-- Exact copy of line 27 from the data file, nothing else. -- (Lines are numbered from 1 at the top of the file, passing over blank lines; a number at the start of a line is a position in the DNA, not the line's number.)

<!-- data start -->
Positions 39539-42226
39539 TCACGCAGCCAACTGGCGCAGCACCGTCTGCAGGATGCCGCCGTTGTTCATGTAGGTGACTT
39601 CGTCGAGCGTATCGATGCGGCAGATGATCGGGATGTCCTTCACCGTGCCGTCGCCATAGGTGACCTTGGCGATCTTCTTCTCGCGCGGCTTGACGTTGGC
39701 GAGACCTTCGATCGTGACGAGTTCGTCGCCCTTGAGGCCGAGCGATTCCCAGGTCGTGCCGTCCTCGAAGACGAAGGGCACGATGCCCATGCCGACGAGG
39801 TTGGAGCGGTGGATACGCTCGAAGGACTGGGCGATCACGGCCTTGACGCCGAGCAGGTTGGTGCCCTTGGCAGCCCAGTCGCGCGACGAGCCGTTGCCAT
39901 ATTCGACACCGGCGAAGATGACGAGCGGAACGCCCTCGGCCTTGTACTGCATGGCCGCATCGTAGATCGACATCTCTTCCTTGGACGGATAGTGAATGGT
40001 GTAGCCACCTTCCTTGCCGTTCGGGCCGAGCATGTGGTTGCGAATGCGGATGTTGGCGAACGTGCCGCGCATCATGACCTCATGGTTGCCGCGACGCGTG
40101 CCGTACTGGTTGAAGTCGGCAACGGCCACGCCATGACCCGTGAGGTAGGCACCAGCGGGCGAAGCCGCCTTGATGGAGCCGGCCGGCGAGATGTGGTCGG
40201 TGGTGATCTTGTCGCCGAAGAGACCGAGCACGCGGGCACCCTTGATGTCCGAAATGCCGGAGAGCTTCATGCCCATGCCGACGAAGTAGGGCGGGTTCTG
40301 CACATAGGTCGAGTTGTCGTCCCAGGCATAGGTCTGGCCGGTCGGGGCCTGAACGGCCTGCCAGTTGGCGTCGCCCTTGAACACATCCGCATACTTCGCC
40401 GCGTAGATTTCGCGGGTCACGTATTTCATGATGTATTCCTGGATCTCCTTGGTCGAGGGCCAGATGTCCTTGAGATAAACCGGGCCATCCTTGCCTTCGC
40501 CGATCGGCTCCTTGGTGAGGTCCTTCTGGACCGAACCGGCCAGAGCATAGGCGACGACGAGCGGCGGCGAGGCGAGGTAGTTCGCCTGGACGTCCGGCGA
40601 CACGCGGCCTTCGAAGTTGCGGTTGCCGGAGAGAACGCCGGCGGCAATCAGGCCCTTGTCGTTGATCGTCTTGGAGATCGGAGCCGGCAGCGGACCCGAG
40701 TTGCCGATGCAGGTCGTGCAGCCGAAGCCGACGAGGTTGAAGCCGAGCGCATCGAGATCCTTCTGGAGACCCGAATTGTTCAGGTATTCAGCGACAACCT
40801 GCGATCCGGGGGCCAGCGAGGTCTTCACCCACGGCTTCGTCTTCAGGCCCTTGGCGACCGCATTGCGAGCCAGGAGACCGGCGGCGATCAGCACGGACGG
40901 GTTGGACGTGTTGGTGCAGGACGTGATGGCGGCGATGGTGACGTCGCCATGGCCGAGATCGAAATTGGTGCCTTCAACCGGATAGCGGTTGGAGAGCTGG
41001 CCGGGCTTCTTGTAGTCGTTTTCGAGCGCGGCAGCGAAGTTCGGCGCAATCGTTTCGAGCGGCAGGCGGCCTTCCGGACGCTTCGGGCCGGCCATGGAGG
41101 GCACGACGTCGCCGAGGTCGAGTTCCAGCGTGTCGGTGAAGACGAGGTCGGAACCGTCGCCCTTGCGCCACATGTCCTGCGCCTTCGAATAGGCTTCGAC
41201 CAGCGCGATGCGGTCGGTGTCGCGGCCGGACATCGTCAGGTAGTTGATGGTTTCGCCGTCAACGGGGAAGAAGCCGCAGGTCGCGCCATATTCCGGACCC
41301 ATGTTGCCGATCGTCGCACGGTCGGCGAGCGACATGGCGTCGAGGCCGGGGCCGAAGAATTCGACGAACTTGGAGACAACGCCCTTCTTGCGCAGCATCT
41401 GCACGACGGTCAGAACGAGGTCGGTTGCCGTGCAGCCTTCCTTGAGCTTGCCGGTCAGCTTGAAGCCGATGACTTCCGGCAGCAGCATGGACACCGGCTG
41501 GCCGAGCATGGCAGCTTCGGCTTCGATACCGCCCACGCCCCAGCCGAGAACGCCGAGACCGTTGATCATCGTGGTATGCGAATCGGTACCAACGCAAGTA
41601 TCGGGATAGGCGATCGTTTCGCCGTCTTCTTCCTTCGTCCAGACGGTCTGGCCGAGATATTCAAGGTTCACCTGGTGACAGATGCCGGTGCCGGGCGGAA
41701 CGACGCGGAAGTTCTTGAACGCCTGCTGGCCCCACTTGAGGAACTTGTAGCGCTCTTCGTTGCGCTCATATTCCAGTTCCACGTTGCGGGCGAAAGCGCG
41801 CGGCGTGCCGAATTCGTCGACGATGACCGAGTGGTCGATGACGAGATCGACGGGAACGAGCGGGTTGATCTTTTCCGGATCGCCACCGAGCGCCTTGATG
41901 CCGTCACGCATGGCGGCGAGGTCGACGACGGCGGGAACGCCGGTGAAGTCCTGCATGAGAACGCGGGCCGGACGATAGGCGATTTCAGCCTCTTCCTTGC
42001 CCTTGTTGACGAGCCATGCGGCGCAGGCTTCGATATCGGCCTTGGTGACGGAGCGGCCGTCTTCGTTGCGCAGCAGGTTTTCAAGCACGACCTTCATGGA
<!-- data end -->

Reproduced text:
42001 CCTTGTTGACGAGCCATGCGGCGCAGGCTTCGATATCGGCCTTGGTGACGGAGCGGCCGTCTTCGTTGCGCAGCAGGTTTTCAAGCACGACCTTCATGGA